Fangshan Tangshan Geopark Museum | Tangshan, China | HASSELL

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The Fangshan Tangshan National Geopark, 40 kilometres east of Nanjing, is the site of one of the world’s most fascinating archaeological discoveries and home to China’s new Great Relic Museum. HASSELL designed the museum’s gateway plaza and surrounding parkland connections for the Nanjing Tangshan Construction Investment and Development Company, following an international landscape design competition.

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The major attractions within the wider park include the Hulu Caves, where homo erectus fossils dating back 0.16-0.60 million years were discovered in 1993, and an ancient quarry exhibiting geological formations of the Paleozoic era.

The geopark’s generous new public realm will unify the museum (by architect Studio Odile Decq) with the various attractions spread across its 15-hectares of open space to create an enlightening new tourist destination.

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“The design needed to cater for the tourist park’s commercial objectives, while respecting the site’s international significance,” said Andrew Wilkinson, HASSELL Principal in China. “Our response celebrates the plaza’s gateway status, the museum’s architectural form, and the geopark’s many extraordinary features – offering visitors an exploratory journey through the site that reveals its history and formation along the way,” he said.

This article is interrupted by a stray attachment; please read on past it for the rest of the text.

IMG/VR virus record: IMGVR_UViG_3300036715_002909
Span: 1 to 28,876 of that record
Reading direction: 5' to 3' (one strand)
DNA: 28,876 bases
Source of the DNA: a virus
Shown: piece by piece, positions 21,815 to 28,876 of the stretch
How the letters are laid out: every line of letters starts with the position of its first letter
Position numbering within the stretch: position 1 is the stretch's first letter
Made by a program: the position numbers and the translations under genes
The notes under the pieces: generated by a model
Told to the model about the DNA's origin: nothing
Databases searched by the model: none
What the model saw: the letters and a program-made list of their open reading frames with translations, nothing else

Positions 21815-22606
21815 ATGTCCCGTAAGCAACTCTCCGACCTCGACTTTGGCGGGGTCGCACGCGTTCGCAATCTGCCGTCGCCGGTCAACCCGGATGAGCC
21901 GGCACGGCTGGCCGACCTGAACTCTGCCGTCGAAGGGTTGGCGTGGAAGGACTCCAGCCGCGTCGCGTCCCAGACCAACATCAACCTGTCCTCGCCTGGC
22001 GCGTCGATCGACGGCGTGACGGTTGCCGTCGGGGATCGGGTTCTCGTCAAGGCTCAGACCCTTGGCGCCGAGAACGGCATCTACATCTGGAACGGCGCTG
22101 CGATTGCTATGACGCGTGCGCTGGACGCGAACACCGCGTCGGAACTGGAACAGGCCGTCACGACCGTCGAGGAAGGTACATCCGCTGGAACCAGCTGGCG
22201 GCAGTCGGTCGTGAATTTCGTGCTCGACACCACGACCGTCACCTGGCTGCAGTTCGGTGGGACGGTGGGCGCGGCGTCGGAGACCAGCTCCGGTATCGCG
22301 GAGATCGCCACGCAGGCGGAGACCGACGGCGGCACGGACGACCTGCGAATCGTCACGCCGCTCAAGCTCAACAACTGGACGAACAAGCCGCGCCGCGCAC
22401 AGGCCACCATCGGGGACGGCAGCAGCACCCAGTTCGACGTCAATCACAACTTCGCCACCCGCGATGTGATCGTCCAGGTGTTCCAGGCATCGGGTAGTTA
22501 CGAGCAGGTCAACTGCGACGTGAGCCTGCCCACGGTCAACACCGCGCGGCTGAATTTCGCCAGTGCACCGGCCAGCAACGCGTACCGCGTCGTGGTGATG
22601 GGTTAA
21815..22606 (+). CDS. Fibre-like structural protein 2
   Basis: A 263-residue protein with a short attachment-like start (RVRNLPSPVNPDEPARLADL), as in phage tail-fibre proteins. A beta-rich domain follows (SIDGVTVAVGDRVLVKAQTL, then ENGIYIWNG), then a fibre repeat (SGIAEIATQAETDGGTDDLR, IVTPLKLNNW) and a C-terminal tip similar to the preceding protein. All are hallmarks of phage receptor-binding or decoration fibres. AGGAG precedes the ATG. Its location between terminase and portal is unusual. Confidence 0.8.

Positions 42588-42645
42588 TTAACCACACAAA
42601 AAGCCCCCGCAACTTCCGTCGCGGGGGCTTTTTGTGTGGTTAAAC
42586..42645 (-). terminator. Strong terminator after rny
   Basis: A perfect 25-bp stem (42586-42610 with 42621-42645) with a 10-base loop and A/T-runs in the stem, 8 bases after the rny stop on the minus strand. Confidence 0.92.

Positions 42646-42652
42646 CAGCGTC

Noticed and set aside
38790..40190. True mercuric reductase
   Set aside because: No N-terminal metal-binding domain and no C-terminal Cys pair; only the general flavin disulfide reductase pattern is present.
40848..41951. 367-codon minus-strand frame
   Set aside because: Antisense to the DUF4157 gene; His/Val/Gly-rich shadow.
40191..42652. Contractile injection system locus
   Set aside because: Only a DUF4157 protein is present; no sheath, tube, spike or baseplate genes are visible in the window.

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The overall look of the plaza echoes the site’s contour lines, which shift like geological activity. It optimises the existing topography to establish clear and seamless patterns of movement between all functions, integrating with the surrounding transport infrastructure and regional parkland.

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The arrival plaza and memory tower provide a gathering point, marking the start of each journey. From this space, visitors can take their own expedition to the museum, weaving through the feature gardens and along the climbing pathways that are embedded with carvings depicting the evolution of prehistoric life.

The feature gardens are inspired by the environmental characteristics of each period of the Paleozoic era. From the rocky, microbial soil crust of the Cambrian landscape, through to the Silurian wetlands and Carboniferous swamp forest, the selection and detailing of counterpart plants and elements gives the ‘prehistoric’ gardens an essence of that time and place.

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The parkland design regenerates native vegetation and creates micro-ecosystems that will foster the local habitat. A cleansing, bio-retention waterway will treat site run-off to support the health of natural environment and the sustainable operation of the park.

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The museum plaza, the first phase of the major landscape works, is now complete. Construction of the wider parkland will be completed in 2016.

Location | Tangshan, China

Client | Nanjing Tangshan Construction Investment and Development Company

Scale | 15 ha

Year | 2014

Project credits
Landscape Architect: HASSELL

Landscape Design Institute | Shanghai Julong Green Land Development Co. Ltd

Architect | Studio Odile Decq

Photography | Johnson Lin